|Tol Pedn Penwith. (From a photograph by R. H. Preston, Penzance)||38|
|Lamorna Mill. (From a photograph by R. H. Preston, Penzance)||44|
|Lamorna, showing Cairn Dhu Headland. (From a photograph by R. H. Preston, Penzance)||52|
|The Otter. (From a photograph by Quatremaine, Stratford-on-Avon)||64|
|A Haunt of the Otter. (From a photograph by R. H. Preston, Penzance)||82|
|Cairn Kenidzhek. (From a photograph by Gibson & Sons, Penzance)||88|
|The Badger. (From a photograph by C. Reid)||110|
|St Buryan Church. (From a photograph by R. H. Preston, Penzance)||130|
|Stone Circle at Boscawen-un. (From a photograph by Gibson & Sons, Penzance)||138|
|Sancreed Churchtown. (From a photograph by Gibson & Sons, Penzance)||150|
|Chapel St Uny Well. (From a photograph by Gibson & Sons, Penzance)||156|
|Zennor Churchtown. (From a photograph by R. H. Preston, Penzance)||166|
|A Street at St Ives. (From a photograph by R. H. Preston, Penzance)||168|
|Hell’s Bay. (From a photograph by W. Cooper, St Ives)||178|
|Nest of Seagull. (From a photograph by Gibson & Sons, Penzance)||190|
|St Michael’s Mount. (From a photograph by R. H. Preston, Penzance)||194|
|Sennen Cove. (From a photograph by Gibson & Sons, Penzance)||206|
|Porthgwarra. (From a photograph by R. H. Preston, Penzance)||210|
|A Haunt of the Razor-Bill. (From a photograph by Gibson & Sons, Penzance)||220|
|The Home of the Cormorant. (From a photograph by Gibson & Sons, Penzance)||226|
|The Land’s End. (From a photograph by R. H. Preston, Penzance)||232|
WILD LIFE AT THE LAND’S END
THE EARTHSTOPPER UNDER THE STARS
It was an hour after midnight when the Earthstopperof the Penwith Hunt left his cottage on theoutskirts of Madron. He carried a lantern and arough terrier followed at his heels. His track led,by lanes in the heather, over a cairn to the furze-claddowns overlooking the lake.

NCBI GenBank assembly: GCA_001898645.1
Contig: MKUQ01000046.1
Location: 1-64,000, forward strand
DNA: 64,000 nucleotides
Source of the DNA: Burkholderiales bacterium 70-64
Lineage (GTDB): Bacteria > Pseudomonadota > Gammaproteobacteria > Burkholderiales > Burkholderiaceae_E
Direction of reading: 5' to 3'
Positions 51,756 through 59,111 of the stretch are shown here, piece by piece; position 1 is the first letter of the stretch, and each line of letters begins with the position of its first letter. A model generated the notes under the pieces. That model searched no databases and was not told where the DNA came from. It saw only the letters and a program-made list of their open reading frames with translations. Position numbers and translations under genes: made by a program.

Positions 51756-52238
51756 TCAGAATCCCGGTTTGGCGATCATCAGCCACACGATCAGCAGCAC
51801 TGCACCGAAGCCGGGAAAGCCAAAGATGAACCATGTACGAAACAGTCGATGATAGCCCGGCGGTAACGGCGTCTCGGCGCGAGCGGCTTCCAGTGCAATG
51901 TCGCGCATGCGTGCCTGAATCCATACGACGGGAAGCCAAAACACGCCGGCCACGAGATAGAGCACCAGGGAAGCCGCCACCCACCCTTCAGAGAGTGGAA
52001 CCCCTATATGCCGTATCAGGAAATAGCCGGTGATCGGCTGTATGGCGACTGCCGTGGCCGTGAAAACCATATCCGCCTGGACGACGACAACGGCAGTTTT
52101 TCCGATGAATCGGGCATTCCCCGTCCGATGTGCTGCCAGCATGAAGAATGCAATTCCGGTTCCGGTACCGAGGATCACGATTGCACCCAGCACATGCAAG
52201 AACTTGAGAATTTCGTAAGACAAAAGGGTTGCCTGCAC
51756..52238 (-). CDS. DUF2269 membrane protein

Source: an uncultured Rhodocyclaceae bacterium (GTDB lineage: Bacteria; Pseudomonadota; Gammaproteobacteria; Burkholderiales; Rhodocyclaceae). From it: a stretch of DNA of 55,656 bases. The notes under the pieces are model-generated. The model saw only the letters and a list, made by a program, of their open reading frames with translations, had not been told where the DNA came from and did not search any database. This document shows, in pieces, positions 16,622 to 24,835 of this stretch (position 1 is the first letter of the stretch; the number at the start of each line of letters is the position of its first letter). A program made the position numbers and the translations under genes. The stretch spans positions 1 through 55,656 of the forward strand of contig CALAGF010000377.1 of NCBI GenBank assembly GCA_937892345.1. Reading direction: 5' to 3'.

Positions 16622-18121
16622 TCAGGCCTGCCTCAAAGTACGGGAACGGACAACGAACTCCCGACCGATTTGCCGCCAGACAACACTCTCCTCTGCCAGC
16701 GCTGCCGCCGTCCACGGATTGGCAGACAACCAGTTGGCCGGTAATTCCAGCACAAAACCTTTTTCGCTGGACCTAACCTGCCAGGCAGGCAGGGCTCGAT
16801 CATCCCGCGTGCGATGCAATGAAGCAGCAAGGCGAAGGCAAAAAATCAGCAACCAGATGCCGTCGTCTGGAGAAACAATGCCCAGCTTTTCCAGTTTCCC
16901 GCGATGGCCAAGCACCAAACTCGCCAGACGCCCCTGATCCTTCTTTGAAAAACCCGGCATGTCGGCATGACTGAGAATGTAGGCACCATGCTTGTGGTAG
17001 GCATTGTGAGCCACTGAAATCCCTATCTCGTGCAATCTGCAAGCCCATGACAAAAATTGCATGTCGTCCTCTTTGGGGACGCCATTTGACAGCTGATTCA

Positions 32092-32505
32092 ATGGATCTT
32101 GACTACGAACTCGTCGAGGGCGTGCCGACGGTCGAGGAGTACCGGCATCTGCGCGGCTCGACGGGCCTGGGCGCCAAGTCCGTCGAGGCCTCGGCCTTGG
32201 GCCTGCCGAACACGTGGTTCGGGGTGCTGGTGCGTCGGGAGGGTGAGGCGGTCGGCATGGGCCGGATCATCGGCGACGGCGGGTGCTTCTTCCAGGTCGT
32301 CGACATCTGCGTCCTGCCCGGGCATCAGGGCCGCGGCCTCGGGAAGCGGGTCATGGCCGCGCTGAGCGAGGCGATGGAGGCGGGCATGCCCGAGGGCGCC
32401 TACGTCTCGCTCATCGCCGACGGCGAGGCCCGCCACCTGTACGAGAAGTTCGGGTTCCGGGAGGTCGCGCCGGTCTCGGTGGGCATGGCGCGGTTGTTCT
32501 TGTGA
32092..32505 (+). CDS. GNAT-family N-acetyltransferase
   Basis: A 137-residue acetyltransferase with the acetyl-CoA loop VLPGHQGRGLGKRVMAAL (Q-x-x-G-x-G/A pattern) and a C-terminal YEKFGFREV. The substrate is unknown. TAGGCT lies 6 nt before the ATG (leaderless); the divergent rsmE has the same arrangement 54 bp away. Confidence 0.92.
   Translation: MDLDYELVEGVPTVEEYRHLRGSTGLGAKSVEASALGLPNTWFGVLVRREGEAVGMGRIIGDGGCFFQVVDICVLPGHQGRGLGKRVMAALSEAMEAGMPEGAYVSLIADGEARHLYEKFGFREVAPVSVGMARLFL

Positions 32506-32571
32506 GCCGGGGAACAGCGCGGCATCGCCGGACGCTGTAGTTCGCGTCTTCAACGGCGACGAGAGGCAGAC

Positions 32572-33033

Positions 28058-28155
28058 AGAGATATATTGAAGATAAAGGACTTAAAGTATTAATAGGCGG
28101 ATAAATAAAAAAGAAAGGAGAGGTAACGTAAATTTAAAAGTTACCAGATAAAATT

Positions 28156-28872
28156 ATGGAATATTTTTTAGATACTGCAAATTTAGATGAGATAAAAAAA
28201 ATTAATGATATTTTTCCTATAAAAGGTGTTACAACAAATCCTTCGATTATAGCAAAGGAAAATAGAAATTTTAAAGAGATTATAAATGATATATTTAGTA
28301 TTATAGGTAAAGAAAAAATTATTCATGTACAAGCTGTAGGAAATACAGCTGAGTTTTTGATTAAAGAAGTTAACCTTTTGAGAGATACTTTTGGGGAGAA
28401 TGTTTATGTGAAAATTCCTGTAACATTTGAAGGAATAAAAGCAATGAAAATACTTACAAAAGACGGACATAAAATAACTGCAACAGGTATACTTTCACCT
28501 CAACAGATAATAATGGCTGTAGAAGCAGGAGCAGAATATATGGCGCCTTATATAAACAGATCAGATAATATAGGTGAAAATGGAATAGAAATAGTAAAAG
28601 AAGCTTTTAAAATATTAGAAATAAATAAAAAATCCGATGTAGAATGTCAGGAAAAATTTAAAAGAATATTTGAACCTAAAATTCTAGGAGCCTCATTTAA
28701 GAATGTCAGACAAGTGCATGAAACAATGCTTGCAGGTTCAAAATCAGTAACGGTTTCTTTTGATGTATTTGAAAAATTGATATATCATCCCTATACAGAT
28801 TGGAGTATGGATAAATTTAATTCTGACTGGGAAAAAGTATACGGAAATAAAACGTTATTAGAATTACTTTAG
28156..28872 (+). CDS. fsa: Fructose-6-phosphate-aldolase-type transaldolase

To the West, sombre hills rose against thejewelled vault where the stars in the depths of thefrosty sky kept watch over the slumbering earth.Half-way over the downs, beneath the roots of astunted pine, was a fox-earth. The old man kneltdown and stopped it with faggots of furze. Thelight of the lantern lit up his strong and kindly face,and fell on the heap of sandy soil at the mouth ofthe earth.
Leaving the downs he turned towards Penhale,skirting the marshy ground in the trough of thehills, and climbing a steep rise made for a crag—playgroundof many litters—beneath which lay thenext earth. Furze bushes screened the entranceand hung like a pall on the slope. The windwuthered round the rocks and stirred the rushes inthe fen below; but the Earthstopper gave no heedto these whisperings of the night, and paused butfor an instant, as he bent over his work, to listen tothe bark of a fox in the pitchy darkness beyond.His way now lay across a bleak waste. Rudemonuments of a grey past dot its surface and asolitary cottage overlooks its desolation. No pathled along the line he was taking: cromlech andmonolith in ghostly outline guided his steps.
The Earthstopper’s progress was slow, for thesurface was rough and the bogs treacherous, but yethe was getting nearer and nearer to Cairn Galver,which rose like a cliff from the moor, its crestsilhouetted against the deep sapphire of theheavens.
“Good God, what’s thet?” said he, as a fiendishscream awoke the echoes of the rugged hills.“Don’t sound like et, but et must a’ come fromthet cottage over theere. Iss sure, theere’s a lightin the winder. Semmen to me ’tes uncommon likemurder.”
He had taken but a few stumbling steps alonga track into which he had turned, ere the faint thudof hoofs fell on his ear. More and more distinctthrough the night came the sound, broken at timesby a shout. A rocky hollow lay in front of him;down which rider and horse came at a furious pace,splashing the water as they dashed through thestream below. Breasting the rise at the same franticspeed they were over the brow and almost upon theEarthstopper before he was aware, and